Monday, March 23, 2020

OK, where was I again?

We are home, and part way through day 2 of self-isolation. So far so good. The flight home was all good till Vancouver, where things went a bit sideways, as in an unplanned side trip to Victoria. But Westjet was really good about it given the circumstances, and it all worked out to getting home a few hours later than planned. We heard some stranding horror stories in the airports. The cats are happy to see us and determined to catch up on lap time.

I took about 4500 photos in New Zealand. I edited about 400 along the way on the laptop, but might need to revisit some of those. There were another 1450 or so marked to be edited when home. This process has begun. You may safely assume the Driftwood of the Day feature will continue. There are some photos of patterns in the sand that I find interesting, and will periodically publish them. The reflections of the clouds in beach water ranged from 'well that didn't work' to 'holy doodle!' There are many photos of Linda strolling various beaches and smelling the flowers. A few there we were and this is what we saw photos. There are several sequences of star shots from that night just outside of Invercargill that may get made into a movie. Then again, I've said that before about the star shots from Yukon.

To be honest I have no idea how all these are going to show up on the blog or my Facebook page. Making it up as I go along is a really good possibility. Maybe in my 2 week isolation I'll figure out how to do a book of New Zealand photos. Would you be interested in such a thing?

The main point of the trip was to beach our brains out, and that we did. We did many. More than one a day on average. I'm still finishing a summary of the beach visits. Not sure if I want to include a photo for each or what.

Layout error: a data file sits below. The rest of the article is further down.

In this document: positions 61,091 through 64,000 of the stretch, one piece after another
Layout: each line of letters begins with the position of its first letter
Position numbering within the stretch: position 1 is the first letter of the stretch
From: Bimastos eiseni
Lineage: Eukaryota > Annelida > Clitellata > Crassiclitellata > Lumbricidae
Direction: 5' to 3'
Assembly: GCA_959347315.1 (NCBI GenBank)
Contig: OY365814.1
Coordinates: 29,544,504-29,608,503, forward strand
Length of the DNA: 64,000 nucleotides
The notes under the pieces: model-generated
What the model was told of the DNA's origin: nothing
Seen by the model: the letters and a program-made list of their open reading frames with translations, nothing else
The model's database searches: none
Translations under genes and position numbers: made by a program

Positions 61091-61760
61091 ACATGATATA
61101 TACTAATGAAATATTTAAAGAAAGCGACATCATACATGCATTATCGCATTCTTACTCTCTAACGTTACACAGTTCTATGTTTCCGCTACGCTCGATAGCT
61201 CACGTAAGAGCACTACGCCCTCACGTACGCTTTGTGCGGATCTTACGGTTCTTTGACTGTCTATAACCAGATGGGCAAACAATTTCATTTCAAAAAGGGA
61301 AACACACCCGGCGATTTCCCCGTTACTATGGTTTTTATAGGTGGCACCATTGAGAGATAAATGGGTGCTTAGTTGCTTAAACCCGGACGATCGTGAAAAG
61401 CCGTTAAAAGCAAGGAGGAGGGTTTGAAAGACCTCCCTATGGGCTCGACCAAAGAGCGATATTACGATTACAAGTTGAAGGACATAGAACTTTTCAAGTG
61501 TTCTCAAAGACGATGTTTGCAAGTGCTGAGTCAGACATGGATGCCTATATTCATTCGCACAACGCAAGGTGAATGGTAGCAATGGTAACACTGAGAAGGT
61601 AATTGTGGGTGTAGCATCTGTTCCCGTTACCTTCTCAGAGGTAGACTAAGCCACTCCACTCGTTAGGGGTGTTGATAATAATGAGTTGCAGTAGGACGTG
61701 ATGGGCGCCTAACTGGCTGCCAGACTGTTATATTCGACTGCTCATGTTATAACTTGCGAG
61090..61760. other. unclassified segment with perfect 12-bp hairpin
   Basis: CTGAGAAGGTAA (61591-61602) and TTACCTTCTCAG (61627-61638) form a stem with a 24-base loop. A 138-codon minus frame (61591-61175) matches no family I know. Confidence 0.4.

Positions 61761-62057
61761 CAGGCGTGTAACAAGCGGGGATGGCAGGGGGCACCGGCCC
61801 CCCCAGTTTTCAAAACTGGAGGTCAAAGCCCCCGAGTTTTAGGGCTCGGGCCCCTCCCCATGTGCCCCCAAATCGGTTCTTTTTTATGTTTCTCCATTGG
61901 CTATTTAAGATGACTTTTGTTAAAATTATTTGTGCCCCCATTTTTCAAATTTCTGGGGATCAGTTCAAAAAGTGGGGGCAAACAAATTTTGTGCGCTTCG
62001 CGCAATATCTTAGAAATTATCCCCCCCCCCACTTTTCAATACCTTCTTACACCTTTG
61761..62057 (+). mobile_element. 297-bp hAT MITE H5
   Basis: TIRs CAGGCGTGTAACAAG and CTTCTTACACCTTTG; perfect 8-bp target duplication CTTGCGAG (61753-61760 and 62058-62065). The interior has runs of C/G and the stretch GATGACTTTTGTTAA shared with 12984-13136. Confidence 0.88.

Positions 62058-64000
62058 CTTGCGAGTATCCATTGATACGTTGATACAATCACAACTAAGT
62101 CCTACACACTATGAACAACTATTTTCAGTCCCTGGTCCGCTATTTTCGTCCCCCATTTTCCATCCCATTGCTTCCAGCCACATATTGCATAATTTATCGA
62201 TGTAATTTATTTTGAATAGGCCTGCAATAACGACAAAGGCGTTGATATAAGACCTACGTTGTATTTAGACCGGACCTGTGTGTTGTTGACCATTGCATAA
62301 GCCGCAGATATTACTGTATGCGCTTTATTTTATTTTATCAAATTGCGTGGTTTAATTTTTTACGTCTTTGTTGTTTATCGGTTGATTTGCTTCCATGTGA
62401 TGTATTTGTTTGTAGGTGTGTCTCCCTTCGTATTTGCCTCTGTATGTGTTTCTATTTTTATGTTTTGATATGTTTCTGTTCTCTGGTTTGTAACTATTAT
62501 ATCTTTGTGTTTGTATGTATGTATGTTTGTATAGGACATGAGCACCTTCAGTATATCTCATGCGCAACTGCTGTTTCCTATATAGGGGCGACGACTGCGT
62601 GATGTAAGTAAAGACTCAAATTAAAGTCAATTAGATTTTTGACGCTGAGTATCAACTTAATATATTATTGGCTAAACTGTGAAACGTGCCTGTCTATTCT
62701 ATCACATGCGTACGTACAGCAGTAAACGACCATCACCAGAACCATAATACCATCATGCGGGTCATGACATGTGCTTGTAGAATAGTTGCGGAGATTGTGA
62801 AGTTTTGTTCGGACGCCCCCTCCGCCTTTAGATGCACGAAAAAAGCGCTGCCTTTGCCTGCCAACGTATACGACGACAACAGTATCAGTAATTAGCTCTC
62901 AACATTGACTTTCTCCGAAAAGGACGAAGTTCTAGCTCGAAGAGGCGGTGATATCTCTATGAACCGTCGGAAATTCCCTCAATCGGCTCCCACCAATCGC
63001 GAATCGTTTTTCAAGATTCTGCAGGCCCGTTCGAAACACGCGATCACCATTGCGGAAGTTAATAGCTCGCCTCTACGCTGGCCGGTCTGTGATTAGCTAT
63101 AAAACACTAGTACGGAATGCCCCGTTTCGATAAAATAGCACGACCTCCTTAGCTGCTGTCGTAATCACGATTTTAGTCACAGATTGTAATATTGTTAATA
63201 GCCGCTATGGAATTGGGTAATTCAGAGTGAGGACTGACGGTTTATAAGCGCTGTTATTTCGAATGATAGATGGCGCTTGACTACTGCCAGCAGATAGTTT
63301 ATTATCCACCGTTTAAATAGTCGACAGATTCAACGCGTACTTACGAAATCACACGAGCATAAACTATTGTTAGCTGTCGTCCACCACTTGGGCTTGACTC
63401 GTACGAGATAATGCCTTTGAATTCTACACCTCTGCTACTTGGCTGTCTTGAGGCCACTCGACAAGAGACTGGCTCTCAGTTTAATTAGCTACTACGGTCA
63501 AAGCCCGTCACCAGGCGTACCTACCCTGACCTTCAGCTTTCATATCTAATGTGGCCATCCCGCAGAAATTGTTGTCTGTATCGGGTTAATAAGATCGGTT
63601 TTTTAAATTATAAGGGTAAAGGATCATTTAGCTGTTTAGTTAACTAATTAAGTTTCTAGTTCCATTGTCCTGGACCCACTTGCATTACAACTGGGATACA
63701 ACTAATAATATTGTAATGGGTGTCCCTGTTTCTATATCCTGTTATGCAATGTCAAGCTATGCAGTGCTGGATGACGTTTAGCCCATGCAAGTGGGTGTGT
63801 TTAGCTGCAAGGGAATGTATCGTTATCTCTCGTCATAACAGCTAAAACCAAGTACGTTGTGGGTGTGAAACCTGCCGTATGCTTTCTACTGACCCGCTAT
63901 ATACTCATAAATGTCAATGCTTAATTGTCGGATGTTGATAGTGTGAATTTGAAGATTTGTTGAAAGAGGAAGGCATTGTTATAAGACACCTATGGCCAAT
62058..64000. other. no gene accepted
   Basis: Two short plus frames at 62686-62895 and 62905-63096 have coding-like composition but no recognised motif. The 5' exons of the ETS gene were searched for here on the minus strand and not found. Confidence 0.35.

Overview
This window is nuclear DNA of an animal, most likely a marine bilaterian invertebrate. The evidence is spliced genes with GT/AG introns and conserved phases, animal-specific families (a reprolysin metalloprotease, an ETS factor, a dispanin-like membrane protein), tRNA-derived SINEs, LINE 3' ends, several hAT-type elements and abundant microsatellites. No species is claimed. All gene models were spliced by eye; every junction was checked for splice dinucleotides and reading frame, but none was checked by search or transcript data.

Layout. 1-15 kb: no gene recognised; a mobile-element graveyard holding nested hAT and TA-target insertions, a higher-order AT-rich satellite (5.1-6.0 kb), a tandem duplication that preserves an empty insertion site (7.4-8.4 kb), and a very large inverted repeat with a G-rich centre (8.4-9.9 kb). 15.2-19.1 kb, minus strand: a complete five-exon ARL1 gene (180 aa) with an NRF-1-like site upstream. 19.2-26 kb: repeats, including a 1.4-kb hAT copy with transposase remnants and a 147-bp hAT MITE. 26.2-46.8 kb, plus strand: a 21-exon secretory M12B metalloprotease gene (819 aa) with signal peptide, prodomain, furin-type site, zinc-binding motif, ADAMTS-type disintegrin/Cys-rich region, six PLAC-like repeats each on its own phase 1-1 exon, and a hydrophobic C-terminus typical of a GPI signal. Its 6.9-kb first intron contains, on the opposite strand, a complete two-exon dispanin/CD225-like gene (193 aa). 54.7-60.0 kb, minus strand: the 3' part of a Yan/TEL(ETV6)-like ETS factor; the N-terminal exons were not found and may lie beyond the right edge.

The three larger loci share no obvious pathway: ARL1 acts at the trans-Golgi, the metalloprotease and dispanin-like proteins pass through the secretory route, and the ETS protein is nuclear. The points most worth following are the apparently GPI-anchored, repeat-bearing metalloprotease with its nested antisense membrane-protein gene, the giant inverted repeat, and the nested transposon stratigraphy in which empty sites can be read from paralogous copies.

First photo of the actual New Zealand trip, taken from the swanky departure lounge in Vancouver airport as the sun set. It was a fabulous peaceful setting, a calm before a busy month; normal air travel as it was before the virus changed everything.


In fact, I'm wondering if air travel will ever be the same again. There are studies showing that jet engine exhaust has an outsized impact on climate change. The airlines may be forced into buying offsetting carbon credits, making travel more expensive.

Maybe that's a good thing. There are some airport sights I wish I could un-see, given that airline travel got to be not much more expensive than bus fare, and some passengers reflect that. Back in the day, when airline travel was rare and glamorous, people dressed up to travel by air. Men wore suits, and women wore a nice dress. There was leg room, steel cutlery, china plates in first class, and actual food. To be fair, there was also smoking. Remember that? People actually smoking tobacco in public like it was acceptable.

We don't need airplanes to spread a pandemic, witness the 1918 Spanish Flu, or the Black Death during the 1300s shows that. Yet jet aircraft can spread it much faster and farther. I'd like to believe that the various authorities will start taking this more seriously now.

Then there's cruise ships, which are practically designed to be breeding grounds for disease. I used to think I'd like to go on a cruise, but not now. Not ever. There's too many incidents of sick ships. Even after Covid-19 was a confirmed thing, they were still letting cruise ships sail with known cases on board. Frankly, the whole cruise industry can go down in flames and I wouldn't miss it.

In the serendipity department, here's the same photo file number from 20160929.


Sand Pattern of the random time period, since I haven't decided how often they'll show up.



Driftwood of the Day
Starting in Nanaimo Neck Point park.

1 comment:

  1. I think you and I have talked about books before. Though I haven't created them before, my two favourite things about making a book is completing the mock-up, and opening a new finished book. One thing I have learned is the importance of deciding on a theme / underlying idea / concept and that being true to that vision. It is of course perfectly acceptable for the vision to evolve or change completely. The answer to your question is I'm interested - tell me more.
    The soft amber light, the contrails, the shape of the lampshades, and the partial silhouettes make for a compelling image. Cheers, Sean

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